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Risk of infantile hypertrophic pyloric stenosis linked to use of macrolides in mother and child


A study, performed in Denmark (1996-2011 ), has assessed the association between use of macrolide antibiotics in mothers and infants from pregnancy onset until 120 days after birth and infantile hypertrophic pyloric stenosis ( IHPS ).

Participants were 999 378 liveborn singletons and linked individual level information on macrolide prescriptions ( maternal use during pregnancy, n=30 091; maternal use after birth, n=21 557; use in infants, n=6591 ), surgery for infantile hypertrophic pyloric stenosis, and potential confounders.

The main outcome measure was surgery for IHPS by three categories of macrolide use: in mothers during pregnancy, in mothers after birth, and in infants after birth.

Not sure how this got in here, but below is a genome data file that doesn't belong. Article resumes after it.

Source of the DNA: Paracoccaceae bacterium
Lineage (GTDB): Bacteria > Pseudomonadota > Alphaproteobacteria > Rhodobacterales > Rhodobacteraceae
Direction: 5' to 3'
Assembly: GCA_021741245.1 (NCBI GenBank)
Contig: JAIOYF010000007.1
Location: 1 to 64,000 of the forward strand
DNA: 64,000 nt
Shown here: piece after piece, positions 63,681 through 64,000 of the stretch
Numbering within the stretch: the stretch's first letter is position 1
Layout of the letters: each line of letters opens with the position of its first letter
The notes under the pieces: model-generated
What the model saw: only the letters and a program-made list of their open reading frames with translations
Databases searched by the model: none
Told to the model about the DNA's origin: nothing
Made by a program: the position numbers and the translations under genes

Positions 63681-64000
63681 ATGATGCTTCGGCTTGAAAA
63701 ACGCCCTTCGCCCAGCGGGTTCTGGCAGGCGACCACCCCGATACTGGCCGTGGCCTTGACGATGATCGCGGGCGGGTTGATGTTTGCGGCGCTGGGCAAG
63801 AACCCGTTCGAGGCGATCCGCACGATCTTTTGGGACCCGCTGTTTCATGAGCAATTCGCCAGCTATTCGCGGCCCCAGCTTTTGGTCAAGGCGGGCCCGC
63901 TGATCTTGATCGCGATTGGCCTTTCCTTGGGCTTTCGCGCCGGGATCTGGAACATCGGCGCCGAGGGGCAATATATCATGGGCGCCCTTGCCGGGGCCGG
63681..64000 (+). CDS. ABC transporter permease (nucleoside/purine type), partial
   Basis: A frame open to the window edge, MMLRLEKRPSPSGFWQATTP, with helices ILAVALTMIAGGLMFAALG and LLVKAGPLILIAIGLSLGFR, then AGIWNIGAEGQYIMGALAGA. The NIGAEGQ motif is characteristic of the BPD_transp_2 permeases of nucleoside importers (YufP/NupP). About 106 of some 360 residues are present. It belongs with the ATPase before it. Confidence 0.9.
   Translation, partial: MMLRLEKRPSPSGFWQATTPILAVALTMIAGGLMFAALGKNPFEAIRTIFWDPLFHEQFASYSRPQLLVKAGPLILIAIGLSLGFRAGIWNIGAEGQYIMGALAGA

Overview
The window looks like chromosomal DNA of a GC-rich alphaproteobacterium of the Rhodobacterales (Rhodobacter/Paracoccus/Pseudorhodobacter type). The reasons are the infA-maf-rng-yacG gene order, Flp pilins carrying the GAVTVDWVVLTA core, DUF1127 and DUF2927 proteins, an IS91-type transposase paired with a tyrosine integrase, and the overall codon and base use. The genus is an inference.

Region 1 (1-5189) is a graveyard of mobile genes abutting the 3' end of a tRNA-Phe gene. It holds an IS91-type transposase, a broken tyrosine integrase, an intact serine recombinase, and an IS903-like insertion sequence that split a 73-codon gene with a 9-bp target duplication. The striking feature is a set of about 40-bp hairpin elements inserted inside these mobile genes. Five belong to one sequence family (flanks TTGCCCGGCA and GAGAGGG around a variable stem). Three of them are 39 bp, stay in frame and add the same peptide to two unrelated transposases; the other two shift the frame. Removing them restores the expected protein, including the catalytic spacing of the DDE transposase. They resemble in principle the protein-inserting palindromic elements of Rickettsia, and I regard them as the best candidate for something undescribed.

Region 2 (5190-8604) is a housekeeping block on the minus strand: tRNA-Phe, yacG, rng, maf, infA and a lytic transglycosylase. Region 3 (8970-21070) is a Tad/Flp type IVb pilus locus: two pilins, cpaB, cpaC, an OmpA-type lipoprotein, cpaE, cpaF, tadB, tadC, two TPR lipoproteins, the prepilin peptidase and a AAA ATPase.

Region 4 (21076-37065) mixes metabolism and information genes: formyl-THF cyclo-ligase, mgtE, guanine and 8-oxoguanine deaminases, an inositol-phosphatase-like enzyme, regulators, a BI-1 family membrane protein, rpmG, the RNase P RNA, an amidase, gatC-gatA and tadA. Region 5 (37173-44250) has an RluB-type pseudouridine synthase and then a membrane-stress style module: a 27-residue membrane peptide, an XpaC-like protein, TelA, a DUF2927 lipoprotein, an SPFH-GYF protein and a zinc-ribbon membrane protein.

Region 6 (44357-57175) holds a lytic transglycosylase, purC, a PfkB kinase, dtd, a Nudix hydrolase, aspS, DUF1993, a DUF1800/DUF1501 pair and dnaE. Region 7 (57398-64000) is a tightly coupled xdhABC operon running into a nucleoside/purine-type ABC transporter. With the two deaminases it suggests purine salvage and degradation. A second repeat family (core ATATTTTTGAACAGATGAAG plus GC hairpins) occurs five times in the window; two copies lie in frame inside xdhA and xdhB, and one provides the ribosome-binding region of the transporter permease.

880 infants developed infantile hypertrophic pyloric stenosis ( 0.9 cases per 1000 births ). Compared with infants with no use of macrolides, the adjusted rate ratio for IHPS in infants with use of macrolides during days 0 to 13 after birth was 29.8 and during days 14 to 120 was 3.24; the corresponding absolute risk differences were 24.4 and 0.65 cases per 1000 infants exposed to macrolides, respectively.

The rate ratio for maternal use of macrolides for days 0 to 13 after birth was 3.49 and for days 14 to 120 was 0.70; the corresponding absolute risk differences were 2.15 and −0.11.

The rate ratios for maternal use of macrolides during pregnancy were 1.02 for weeks 0 to 27 and 1.77 for weeks 28 to birth; the corresponding absolute risk differences were 0.01 and 0.67.

In conclusion, the treatment of young infants with macrolide antibiotics was strongly associated with infantile hypertrophic pyloric stenosis and should therefore only be administered if potential treatment benefits outweigh the risk.
Maternal use of macrolides during the first two weeks after birth was also associated with an increased risk of infantile hypertrophic pyloric stenosis.
A possible association was also found with use during late pregnancy. ( Xagena )

Lund M et al, BMJ 2014;348:g1908

XagenaMedicine_2014



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